Intellectual attempts at identifying defining parameters of Islamic culture have proven to be a complex exercise which is often limited to attempts at isolating points of cultural unity among Muslims from different parts of the world. Realisation of the fact that religion alone cannot be considered the defining parameter of identity had led early scholars to attempt evaluation of the legacy of Islam through a division of its cultural canvas on religious and secular grounds. Understandably such academic pursuits proved to be incomplete and were invariably inconclusive leading to the recent trends which encourage the study of Islam as an aspect of the cultures of regions with sizable Muslim populations.
The cultural achievements of Muslims cannot be attributed to Arab intellect alone as a bulk of the Islamic ethos was built up on contributions made by old and established cultures brought into the Muslim fold. The rapid spread of Islam in its initial stages gave almost no opportunity for cultural development to keep pace with the requirements of an ever expanding sphere of influence. With no other options available, Islamic culture from its nascent stages developed a tendency to absorb elements of other cultures enabling early emergence of a distinct ethos which it could claim as its own. The resulting cultural canvas was a unique blending of the best elements derived from the individual cultural repertoires of Persia, Mesopotamia, Egypt and Spain.
This rapid expansion of the Islamic world within a short span of time also resulted in unprecedented prosperity which in turn provided the catalyst required for intellectual growth. The cosmopolitan spirit of this euphoric period enabled the intelligentsia to capitalize on the new found tolerance which made possible the transference of knowledge on an unprecedented scale. Science and philosophy of ancient Greece and India alike received an enthusiastic reception at Baghdad under the Abbasid dynasty with numerous translations from canonical texts rendered into the Arabic language. This knowledge base along with the teachings of the Quran and numerous original contributions in different spheres formed the basis of Muslim learning which in turn was transmitted over succeeding centuries to Europe precipitating a renaissance in the west.
The golden age of Muslim learning (900 – 1100 CE) produced a bulk of the contributions of Muslims, especially in the field of sciences. The renowned Persian physician Al Razi (Rhazes, 10th century) is credited with collating over a hundred Greek treatises on medicine to which he added his own observations. Ibn Sina (Avicenna, 11th century), another Persian scholar, put together a vast canon in which all then known medical knowledge derived from Greek and Muslim sources was systematically organized. This unique compendium, when translated into Latin in the 12th century, provided western practitioners with their only source of ancient Greek medical knowledge.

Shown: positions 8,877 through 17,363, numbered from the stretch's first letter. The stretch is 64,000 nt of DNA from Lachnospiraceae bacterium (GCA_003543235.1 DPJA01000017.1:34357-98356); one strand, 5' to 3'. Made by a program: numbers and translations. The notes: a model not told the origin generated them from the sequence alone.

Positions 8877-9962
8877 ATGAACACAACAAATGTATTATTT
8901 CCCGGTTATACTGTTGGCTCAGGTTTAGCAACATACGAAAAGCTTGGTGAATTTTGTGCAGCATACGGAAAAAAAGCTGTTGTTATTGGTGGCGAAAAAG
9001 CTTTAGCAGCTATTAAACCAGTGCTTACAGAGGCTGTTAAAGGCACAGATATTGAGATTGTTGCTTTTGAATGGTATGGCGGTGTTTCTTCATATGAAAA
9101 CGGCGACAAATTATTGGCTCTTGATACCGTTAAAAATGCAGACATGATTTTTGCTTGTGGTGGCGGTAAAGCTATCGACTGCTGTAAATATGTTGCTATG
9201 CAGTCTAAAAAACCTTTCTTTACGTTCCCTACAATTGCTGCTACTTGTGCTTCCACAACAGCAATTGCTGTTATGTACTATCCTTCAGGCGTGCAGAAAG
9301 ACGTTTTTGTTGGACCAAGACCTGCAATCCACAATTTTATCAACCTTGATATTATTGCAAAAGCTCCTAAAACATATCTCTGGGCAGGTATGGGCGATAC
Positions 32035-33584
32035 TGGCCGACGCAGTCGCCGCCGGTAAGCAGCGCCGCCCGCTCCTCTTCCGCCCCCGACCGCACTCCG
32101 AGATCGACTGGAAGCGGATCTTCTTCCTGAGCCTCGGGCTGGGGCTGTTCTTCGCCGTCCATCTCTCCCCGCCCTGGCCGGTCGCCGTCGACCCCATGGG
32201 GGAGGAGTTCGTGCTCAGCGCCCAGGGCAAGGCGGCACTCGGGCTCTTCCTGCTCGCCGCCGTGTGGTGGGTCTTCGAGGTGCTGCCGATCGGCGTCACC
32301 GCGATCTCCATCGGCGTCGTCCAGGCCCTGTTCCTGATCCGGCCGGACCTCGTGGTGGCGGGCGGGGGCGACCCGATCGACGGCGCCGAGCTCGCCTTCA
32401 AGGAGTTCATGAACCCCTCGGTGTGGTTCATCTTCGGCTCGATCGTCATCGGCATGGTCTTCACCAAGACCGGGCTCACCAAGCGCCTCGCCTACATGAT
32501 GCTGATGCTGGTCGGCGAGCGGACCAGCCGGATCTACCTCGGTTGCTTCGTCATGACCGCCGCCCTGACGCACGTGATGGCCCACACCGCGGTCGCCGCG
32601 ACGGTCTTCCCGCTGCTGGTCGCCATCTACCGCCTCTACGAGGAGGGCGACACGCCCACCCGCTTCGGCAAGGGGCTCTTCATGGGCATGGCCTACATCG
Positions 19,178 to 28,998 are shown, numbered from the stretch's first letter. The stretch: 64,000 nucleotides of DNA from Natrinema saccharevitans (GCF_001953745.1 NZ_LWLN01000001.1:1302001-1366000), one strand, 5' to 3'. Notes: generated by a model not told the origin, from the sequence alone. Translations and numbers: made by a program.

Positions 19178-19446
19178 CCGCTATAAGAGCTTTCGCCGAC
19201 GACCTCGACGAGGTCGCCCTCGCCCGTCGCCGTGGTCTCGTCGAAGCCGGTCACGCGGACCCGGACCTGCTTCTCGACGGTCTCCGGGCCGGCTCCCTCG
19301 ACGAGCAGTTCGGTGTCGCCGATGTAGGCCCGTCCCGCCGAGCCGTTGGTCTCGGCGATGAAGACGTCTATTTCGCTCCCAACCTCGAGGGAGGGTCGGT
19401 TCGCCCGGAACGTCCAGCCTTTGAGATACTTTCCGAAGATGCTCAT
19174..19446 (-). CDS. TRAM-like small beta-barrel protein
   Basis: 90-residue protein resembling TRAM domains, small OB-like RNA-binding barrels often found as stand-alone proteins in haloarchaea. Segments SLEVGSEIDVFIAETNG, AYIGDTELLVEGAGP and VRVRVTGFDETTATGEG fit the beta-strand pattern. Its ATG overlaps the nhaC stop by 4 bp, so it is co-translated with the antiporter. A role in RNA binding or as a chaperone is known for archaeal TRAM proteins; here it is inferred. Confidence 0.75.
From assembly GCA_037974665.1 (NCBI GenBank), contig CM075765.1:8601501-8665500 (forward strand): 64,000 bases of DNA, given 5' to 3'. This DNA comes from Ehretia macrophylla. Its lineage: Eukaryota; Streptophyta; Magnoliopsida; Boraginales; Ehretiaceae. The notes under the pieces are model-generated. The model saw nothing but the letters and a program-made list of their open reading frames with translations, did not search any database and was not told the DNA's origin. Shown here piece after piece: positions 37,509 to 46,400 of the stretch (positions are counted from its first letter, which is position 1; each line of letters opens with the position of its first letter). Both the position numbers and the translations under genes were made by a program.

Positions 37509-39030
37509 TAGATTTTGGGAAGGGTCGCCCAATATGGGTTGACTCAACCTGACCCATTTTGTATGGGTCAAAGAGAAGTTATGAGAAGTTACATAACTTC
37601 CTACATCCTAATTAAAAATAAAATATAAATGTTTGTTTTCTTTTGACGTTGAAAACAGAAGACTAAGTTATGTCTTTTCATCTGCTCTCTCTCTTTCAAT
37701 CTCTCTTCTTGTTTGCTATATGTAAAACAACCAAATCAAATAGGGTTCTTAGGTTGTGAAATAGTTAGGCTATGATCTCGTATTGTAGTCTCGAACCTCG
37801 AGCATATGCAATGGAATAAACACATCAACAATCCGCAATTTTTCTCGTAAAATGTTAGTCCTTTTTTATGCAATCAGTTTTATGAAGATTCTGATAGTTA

Similar progress was made in all fields of learning with notable advances achieved in the fields of astronomy, chemistry and mathematics for which apart from the Greek traditions of geometry of Euclid, Muslims were indebted to India for providing the primary knowledge of arithmetic and algebra. India also provided the Arabs with a system of simple numeric representation which freed mathematicians from cumbersome Roman notations, giving a boost to rapid developments in this field. Unpretentious Muslim scholars always acknowledged their source of information as is evident in their system of medicine being named Unani (Greek) and their numerals Hindsa (derived from Hind). In comparison the west even today insists on referring to the notations as Arabic numerals.
The advancements in astronomy and the introduction of trigonometry are traditionally credited to an Indian influence on Arab learning. The earliest mention of direct interaction is found in the mention of an Indian academic, Kanka, who is said to have been active in intellectual discussions with astrologers of the Caliph Mansur in Baghdad as early as 770 CE. As it is difficult to believe that scientific doctrines could be assimilated at once, especially in alien cultures, it may be concluded that the Indian influence was a constant force over centuries. The interactions therefore seem to have continued uninterrupted first at Baghdad and later at other centres of learning before culminating with the production of Kitab al-Hind, the magnum opus of al-Beruni in 1035 CE which is considered by Prof Irfan Habib as a ‘truly seminal moment when a great scientist of the Islamic world decided to spend his enforced exile in the Punjab to learn Sanskrit and offer an accurate and detailed exposition of Indian sciences, philosophy and beliefs.’
The Muslims, after a short-lived attempt at reconciliation of rationalism and religion, realized that faith and reason often operated on different levels. Coming at a time when al-Beruni’s treatise was gaining popularity among Arab scholars, this paradigm shift bears the mark of a perceptible Indian influence on the Muslim mind.